Whitewater Expedition 2009Recently I had the privilege to take a 5-day white-water rafting expedition that took me down through rivers in Quebec and into Maine, hitting Quebec’s Rouge River (it is actually red), the Jacques Cartier River in Quebec, Maine’s Kennebec River, and the Penobscot River, also in Maine. There were 50 of us, so we crammed our gear and us into a coach liner provided by Foley Bus Lines and a van for our boats and equipment provided by Wilderness tours and headed to white-water land.


Our first river adventure on the Upper Rouge River was unfortunately pathetic as the water levels were low at the end of the summer. The Upper Rouge consisted of one class 3 rapid and the rest were small rock beds that we constantly got our rafts stuck on. The Lower Rouge was a bit better, we actually had some fun as a boat flipped going down one rapid. Between the Rouges we stayed at New World Rafting Center while it was closed for the winter. The next river we headed for was the Jacques Cartier in the small town of Tewkesbury, Quebec.  We tented in a field that was owned by Les Glissades de Tewkesbury which is a small-town rafting and snow tubing company. The Jacques Cartier was a pretty amazing river; it is really continuous current and towards the end of the river there is a professional white-water kayaking course.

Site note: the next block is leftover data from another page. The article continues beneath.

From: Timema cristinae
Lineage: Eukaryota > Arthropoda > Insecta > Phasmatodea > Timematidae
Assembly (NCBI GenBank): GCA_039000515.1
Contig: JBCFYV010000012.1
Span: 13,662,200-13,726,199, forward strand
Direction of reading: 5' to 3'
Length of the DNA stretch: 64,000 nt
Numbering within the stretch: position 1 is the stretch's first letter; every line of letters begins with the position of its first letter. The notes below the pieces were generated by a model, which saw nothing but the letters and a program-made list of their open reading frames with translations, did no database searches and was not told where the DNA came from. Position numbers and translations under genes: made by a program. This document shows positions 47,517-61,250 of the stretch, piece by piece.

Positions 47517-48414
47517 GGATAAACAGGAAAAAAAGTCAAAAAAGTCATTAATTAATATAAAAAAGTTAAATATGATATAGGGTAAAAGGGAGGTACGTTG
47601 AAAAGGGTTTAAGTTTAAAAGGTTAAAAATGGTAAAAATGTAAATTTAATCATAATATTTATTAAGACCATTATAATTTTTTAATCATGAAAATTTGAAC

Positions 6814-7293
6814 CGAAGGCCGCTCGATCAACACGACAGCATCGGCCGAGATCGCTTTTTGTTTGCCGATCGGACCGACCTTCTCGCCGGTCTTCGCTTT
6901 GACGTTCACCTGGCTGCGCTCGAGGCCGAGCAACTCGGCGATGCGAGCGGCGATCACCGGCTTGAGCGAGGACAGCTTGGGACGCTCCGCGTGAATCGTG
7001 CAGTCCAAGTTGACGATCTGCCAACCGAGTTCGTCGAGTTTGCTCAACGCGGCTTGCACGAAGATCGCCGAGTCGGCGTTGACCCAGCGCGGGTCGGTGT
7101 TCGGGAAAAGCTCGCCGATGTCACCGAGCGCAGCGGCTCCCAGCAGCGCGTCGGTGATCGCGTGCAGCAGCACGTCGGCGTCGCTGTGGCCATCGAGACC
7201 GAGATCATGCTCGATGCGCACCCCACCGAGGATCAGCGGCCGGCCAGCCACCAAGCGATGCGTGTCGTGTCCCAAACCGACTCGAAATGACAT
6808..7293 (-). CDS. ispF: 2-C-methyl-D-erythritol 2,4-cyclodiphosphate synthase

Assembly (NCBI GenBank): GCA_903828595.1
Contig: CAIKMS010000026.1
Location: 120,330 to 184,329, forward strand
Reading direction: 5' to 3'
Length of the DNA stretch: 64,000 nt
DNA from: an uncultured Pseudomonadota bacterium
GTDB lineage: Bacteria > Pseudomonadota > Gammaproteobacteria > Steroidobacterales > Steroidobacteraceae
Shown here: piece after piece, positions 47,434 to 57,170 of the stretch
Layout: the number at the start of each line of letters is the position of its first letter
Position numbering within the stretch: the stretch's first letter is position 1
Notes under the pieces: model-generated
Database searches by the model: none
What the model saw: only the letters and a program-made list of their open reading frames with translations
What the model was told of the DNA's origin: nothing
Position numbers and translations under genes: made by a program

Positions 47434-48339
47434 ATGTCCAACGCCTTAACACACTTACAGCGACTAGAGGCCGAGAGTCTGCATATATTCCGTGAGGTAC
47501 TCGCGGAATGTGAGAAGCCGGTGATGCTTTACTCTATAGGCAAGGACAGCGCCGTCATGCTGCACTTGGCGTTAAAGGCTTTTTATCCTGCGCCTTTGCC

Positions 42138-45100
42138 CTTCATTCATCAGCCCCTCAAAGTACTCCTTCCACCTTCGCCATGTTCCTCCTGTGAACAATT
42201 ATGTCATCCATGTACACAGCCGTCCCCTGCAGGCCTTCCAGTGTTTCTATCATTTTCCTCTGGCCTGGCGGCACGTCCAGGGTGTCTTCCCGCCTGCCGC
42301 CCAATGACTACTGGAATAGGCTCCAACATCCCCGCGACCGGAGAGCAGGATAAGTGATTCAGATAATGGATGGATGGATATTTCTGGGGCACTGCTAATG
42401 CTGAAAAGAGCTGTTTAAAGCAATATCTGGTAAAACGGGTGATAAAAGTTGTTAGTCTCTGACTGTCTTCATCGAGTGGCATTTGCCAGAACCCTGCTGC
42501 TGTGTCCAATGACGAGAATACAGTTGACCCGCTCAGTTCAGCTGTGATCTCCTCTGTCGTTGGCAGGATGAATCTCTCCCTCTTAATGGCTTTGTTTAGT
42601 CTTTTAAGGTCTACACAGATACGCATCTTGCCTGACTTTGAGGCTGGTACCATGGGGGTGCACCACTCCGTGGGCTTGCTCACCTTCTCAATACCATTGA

Harris Dam - Kennebec RiverWe crossed the Canadian border into Maine and we stayed at an awesome resort called the Northern Outdoors, basically the Donald Trump of outdoors in Maine. This was by far the best place we stayed at, the lodge and facilities were pretty cool and the rivers we hit there were kick-ass. The first river, the Kennebec, was the group’s favourite almost unanimously. We drove to the Harris Dam, right at the base of the dam. At ten o’clock the dam opened the overflow for the dam, creating the river experience. The water rose 10ft in five minutes. What we rafted was basically a huge wave train (like ACDC’s Rock N Roll Train -from the Toronto concert I attended) all the way down the river. We had three boats flip and have to save themselves (unflip and reload) because of the lack of eddies. Unfortunately because of the dam controls, the trip was only an hour long so we did a high ropes course for the afternoon, but what a ride!!  I’m afraid of heights a little bit so that made the experience a lot more exhilarating. The last day became really boring because it was a four hour ride to and from the Penobscot river. After the thrill of the Kennebec , the only really good feature about the Penobscot was the one class five rapid that we hit, and it was really cool because we had a perfect line through the rapids.


Overall I would give the trip an 8 out of 10. Part of learnings for us in expedition travel is learning and managing things when they go wrong. With this adventure, there were circumstances beyond our control that affected the overall experience, but what a fun trip it was. Until next time!


photo credits by permission: Whitewater Expedition and Harris Dam by Andru Brown


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